GreenAroundTheGlobe - Part 9

Pedestrians Eating

by Keith on October 4, 2010 · 0 comments

Food and walking. If I was going to sum up our year traveling with the two activities we did the most of, these would be at the top of the list.  A good chunk of the walking was undertaken as a way to find the food.  So when we arrived in Portland and saw on TripAdvisor that the #1 attraction, of the 316 listed, was an epicurean walking food tour, I was in with both feet, and of course my stomach.

Getting Started
The tour, which is run by Portland Walking Tours, started at 2pm in the mezzanine lobby of the Heathman Hotel.  After Herb, our guide, gathered up the group, we headed downstairs to the first floor retail chocolate shop, Cacao, where we were each provided a sample of European-style drinking chocolate.  The drink was vaguely reminiscent of the discontinued Starbucks Chantico.  Along with the drink we were provided information by the store manager about the origins of chocolate and the different growing regions for chocolate around the world.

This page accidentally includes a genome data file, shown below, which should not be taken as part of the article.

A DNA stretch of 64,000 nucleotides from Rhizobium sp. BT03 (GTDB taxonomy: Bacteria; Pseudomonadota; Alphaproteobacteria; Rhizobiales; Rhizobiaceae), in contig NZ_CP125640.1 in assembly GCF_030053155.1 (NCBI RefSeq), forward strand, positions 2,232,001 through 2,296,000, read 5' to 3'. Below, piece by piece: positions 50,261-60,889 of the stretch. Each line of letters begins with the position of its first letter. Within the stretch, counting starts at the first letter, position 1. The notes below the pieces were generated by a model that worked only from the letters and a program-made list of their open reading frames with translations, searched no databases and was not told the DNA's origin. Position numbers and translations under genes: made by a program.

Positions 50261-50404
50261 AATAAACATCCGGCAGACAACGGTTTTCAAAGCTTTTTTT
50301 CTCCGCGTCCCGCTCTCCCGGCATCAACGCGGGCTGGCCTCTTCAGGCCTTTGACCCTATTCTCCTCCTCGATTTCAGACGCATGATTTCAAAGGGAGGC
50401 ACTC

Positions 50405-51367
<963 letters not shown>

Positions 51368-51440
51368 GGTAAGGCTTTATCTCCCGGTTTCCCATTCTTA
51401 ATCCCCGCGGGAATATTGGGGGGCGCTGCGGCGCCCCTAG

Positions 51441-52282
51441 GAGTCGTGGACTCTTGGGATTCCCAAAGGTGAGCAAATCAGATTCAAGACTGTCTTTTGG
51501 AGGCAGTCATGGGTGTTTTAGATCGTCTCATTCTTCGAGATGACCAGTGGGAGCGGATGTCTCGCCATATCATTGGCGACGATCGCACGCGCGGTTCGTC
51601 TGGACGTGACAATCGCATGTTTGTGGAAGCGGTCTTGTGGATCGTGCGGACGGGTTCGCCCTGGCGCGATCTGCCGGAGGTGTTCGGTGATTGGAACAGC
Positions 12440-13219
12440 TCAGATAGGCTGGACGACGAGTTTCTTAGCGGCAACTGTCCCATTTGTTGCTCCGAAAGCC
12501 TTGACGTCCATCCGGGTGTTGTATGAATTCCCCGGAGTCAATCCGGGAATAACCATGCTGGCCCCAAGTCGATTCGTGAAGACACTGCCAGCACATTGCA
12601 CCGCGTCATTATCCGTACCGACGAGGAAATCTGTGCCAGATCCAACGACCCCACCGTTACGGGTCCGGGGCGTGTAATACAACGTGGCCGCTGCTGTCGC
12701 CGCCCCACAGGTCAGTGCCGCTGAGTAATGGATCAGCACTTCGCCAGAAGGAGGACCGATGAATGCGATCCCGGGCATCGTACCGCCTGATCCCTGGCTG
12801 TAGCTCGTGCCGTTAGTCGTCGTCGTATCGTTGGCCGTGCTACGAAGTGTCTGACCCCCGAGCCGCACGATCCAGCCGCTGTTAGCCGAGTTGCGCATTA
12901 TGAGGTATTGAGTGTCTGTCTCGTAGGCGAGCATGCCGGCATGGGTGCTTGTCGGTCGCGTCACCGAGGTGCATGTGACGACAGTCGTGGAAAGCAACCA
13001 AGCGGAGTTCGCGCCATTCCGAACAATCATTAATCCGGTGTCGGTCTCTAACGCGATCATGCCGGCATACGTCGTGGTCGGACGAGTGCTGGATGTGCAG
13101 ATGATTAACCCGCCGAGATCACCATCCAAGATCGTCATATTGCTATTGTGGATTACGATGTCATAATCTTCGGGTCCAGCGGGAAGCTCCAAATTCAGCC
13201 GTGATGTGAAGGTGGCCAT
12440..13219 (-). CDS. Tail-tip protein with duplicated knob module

Oil and Vinegar Mixed Together
The second stop, while not quite as sweet, was equally tasty.  And since I have more of a savory than a sweet palate, Benessere Olive Oils and Balsamic Vinegars offered a great chance to sample fruity and aromatic olive oils from all regions and balsamic vinegars made from a wide variety of fruit combinations.

The silver canisters allowed for easy tasting and if you like what you sampled all you had to do was fill an empty glass bottle, cork it and bring it the register.

Pretentious Coffee